Every week, we highlight an artwork that is part of the collection of The Rembrandt House Museum, or currently on view at the museum. Today, we would like to take a closer look at a work from our exhibition Glenn Brown – Rembrandt: After Life: Glenn Brown, After Life, 2009, private collection.
With smooth, thin strokes of paint, Brown playfully conjures the effect of thick impasto achieved in a painting by Eugène Delacroix. Delacroix in turn was inspired by a painting by Peter Paul Rubens from his famous Medici Cycle. There, Rubens achieved a sensual painterly suggestion of flesh.
Art critic and writer Hans den Hartog Jager wrote the following about Glenn Brown in the exhibition catalogue: “Brown takes as his starting point work by other artists. But it is always a photograph of that work. He scans it, and then he begins pushing it and pulling it in the computer (usually with the aid of Photoshop): Brown changes the original size, the cropping, the colour, the texture, the structure – sometimes he combines elements of different works or simply selects a detail. He carries on until he has an image that he likes – call it a personal, very subjective interpretation. This he paints, and the fact that he keeps the paint so ‘flat’ obviously alludes to the original source: the computer screen. In this way Brown makes classical paintings that are created by bringing together the most modern techniques, ideas and considerations. ‘I’m rather like a Dr Frankenstein,’ he once said in an interview, ‘constructing paintings out of the residue or dead parts of other artist’s work. I hope to create a sense of strangeness by bringing together examples of the way the best historic and modern-day artists have depicted their personal sense of the world. I see their worlds from multiple or schizophrenic perspectives, through all their eyes.’”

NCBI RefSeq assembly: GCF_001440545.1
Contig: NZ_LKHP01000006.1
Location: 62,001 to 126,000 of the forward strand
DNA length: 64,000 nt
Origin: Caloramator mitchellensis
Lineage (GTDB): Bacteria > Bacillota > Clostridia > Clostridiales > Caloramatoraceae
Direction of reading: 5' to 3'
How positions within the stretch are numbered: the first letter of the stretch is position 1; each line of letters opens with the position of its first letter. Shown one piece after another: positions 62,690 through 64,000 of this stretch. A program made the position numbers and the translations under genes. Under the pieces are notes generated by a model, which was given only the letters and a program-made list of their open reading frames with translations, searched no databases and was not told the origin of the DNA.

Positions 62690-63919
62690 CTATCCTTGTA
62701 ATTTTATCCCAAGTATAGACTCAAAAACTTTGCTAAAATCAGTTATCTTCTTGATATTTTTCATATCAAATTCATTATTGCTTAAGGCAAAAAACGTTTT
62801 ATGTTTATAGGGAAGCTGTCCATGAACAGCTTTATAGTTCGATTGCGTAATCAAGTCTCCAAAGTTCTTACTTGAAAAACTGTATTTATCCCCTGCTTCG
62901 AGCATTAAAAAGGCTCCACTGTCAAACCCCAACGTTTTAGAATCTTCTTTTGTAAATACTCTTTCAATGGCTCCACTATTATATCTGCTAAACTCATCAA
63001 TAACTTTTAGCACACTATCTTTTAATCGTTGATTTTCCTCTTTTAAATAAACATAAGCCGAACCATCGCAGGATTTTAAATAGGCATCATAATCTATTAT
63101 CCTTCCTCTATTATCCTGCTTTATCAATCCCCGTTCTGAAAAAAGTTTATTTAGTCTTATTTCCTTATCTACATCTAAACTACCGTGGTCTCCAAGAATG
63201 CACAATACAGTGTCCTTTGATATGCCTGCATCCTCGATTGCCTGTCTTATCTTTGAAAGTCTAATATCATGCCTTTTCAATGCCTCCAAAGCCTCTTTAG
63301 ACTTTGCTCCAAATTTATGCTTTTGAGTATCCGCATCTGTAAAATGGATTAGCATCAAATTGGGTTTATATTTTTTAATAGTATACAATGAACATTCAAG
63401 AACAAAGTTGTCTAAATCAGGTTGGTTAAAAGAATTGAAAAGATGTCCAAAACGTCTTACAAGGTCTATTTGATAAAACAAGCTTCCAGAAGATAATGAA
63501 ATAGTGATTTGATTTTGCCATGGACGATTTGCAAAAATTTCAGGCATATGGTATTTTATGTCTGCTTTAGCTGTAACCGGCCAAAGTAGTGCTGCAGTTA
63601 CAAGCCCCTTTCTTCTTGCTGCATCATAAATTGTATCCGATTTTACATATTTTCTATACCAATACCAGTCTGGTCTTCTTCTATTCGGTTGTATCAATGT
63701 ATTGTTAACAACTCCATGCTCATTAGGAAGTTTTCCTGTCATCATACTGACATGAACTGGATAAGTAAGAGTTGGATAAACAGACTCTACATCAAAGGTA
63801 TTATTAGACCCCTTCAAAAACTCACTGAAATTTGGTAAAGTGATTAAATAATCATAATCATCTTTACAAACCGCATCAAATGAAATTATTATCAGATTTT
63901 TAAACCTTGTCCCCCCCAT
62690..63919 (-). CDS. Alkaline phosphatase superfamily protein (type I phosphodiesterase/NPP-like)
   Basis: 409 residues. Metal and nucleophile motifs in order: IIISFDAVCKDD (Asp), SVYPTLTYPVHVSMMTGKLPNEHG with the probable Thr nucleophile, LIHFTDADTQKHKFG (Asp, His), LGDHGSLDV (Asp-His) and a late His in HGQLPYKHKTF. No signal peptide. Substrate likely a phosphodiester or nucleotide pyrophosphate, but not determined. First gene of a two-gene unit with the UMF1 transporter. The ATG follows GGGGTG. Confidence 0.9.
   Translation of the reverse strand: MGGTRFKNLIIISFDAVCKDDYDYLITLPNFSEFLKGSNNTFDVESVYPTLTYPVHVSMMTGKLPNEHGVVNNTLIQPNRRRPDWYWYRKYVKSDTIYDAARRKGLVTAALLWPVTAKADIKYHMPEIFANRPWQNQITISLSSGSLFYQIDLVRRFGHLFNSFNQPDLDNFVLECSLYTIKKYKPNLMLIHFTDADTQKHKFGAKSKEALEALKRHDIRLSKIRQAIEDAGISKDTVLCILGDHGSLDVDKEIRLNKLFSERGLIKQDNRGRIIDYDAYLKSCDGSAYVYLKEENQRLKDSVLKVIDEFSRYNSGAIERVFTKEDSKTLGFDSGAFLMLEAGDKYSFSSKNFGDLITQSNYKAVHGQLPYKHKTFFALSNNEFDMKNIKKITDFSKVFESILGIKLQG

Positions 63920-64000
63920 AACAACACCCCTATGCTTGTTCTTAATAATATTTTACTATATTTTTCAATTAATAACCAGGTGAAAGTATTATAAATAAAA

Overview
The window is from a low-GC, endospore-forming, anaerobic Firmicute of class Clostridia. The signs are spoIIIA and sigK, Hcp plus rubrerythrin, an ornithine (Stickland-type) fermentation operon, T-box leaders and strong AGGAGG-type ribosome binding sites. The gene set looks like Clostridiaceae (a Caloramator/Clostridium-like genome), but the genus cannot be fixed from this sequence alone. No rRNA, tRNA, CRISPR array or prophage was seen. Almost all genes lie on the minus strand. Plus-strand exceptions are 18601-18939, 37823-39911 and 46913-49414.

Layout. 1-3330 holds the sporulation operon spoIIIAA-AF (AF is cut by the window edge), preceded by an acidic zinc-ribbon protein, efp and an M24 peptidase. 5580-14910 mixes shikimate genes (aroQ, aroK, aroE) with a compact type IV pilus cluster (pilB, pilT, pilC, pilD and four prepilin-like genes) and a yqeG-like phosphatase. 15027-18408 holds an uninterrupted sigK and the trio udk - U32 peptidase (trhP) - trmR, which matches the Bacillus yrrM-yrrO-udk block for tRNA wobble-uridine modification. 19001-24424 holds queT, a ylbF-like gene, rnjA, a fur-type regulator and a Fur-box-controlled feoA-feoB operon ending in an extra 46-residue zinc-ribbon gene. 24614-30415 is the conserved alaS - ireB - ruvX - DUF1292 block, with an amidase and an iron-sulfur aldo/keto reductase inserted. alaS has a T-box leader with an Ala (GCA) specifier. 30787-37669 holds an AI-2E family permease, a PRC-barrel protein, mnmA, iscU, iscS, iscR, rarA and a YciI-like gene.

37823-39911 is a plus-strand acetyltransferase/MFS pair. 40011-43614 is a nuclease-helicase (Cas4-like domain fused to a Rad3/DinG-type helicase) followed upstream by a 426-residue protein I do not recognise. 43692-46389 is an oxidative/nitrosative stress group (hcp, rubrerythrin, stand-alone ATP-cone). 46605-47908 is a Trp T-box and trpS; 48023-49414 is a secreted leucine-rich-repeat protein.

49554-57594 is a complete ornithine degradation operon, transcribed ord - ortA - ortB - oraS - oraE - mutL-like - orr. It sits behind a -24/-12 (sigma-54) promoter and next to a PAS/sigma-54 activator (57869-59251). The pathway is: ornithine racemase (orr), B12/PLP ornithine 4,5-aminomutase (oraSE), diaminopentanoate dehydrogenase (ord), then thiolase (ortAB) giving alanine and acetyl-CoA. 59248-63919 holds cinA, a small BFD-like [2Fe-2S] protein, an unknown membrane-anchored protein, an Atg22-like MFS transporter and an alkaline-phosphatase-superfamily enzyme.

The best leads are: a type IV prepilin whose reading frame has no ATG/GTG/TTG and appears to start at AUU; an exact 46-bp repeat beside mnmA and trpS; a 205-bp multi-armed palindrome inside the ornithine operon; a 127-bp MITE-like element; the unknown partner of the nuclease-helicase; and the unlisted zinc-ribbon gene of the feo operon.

In the exhibition Glenn Brown – Rembrandt: After Life The Rembrandt House Museum presents a selection of works in different media: paintings, drawings and prints. Brown’s contrarian audacity sticks out, his unique way of inverting the effects and aims of many much-loved works in the Western canon, including Rembrandt. It is with great pride and excitement that we present the results now, in Amsterdam, in Rembrandts home and workplace. One wonders what strands of conversation could be heard in the house had the great old master and this great new master met. The exhibition Glenn Brown – Rembrandt: After Life is on view at The Rembrandt House Museum until April 23rd 2017. More information: http://www.rembrandthuis.nl/en/bezoek/tentoonstellingen/glenn-brown-rembrandt-after-life-2/